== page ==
If the time ever comes when Adventist ministerial leaders decide to advance conceptually beyond a young-Earth and harmonize the geological chronology and scripture, (as was achieved by evangelicals in the 19th century) this book could be used as a handbook on how to support this objective. Of course, this means abandoning a literal reading of Genesis. Then the church would come to accept or appreciate the force of the divinely established geologic evidence for an extremely ancient Earth. For over a century many believers, including some scientists at the Geoscience Research Institute, have accepted that the inorganic materials of the Earth, such as rocks and sand, are probably billions of years old. The next step is to welcome ancient biotic life and accept the extensive sedimentological evidence that supports this view. But this is not likely to happen in my lifetime; or perhaps yours.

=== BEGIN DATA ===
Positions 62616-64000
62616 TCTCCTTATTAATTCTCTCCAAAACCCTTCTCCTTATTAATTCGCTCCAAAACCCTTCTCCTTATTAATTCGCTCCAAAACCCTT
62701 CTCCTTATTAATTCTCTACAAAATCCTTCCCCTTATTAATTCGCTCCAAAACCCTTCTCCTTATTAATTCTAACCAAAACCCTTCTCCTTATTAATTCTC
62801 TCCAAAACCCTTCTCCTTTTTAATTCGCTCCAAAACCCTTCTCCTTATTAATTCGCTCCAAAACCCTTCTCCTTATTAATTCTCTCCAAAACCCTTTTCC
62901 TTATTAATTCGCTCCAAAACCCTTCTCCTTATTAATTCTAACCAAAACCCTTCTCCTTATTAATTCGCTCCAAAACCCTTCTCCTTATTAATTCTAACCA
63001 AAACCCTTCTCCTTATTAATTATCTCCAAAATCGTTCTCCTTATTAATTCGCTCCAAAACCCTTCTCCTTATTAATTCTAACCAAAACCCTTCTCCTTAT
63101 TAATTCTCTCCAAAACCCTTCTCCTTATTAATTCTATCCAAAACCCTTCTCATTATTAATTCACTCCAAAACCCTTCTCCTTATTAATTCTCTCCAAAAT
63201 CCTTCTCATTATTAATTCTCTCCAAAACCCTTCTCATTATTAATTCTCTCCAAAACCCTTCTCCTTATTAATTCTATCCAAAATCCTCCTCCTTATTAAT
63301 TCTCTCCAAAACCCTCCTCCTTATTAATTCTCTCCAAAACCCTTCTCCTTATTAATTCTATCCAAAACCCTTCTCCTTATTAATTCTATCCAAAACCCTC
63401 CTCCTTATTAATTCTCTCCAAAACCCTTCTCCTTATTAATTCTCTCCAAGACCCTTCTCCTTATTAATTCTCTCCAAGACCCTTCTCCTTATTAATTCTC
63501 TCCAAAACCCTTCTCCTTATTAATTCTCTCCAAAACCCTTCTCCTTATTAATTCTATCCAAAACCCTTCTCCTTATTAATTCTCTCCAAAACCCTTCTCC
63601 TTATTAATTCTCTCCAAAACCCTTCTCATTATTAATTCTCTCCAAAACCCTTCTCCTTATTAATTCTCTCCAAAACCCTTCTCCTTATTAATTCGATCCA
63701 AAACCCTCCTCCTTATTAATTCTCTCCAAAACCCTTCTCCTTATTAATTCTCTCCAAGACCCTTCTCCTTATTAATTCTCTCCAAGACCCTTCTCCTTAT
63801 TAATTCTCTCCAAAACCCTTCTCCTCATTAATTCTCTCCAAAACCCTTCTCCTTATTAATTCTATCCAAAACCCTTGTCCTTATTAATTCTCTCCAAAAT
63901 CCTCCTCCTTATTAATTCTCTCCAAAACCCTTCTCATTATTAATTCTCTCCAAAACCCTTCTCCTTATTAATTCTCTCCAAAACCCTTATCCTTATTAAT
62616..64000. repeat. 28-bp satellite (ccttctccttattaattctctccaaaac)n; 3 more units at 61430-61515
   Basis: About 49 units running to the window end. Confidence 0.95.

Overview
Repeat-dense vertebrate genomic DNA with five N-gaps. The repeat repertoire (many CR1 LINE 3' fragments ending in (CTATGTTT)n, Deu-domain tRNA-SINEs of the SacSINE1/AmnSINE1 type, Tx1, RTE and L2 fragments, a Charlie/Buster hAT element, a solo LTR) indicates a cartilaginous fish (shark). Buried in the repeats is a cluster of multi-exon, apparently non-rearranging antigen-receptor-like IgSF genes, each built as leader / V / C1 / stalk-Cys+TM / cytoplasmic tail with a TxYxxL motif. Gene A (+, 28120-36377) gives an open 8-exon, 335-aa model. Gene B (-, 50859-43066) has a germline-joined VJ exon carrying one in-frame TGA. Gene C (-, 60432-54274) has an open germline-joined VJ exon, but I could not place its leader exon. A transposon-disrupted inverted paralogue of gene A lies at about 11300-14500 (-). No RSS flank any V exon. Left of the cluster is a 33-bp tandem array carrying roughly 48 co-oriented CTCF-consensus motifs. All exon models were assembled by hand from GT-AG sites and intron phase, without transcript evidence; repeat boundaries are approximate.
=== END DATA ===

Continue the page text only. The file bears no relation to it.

If you are looking for a volume that supports the purported “scientific” claims advanced by young-Earth creationists this is not your book to read, unless, like me, you want to know the quality and extent of the evidence for ancient Earth. I suspect my cousin would be annoyed by the overwhelming evidence presented by the two Christian geologists. The authors demonstrate that young-Earth claims and flood theories are generally based on incomplete information, ignorance of real geological phenomenon, and in some cases wishful thinking. They treat the young-Earth and flood geologists with patience, digging deeper into their evidence and questioning the generalization found in creationism. They provided an excellent account while replacing the young-Earth viewpoint with rock-hard evidence from the field. It is also clear that the authors are hoping that science and orthodox Christianity properly understood can forge new understanding of earth history.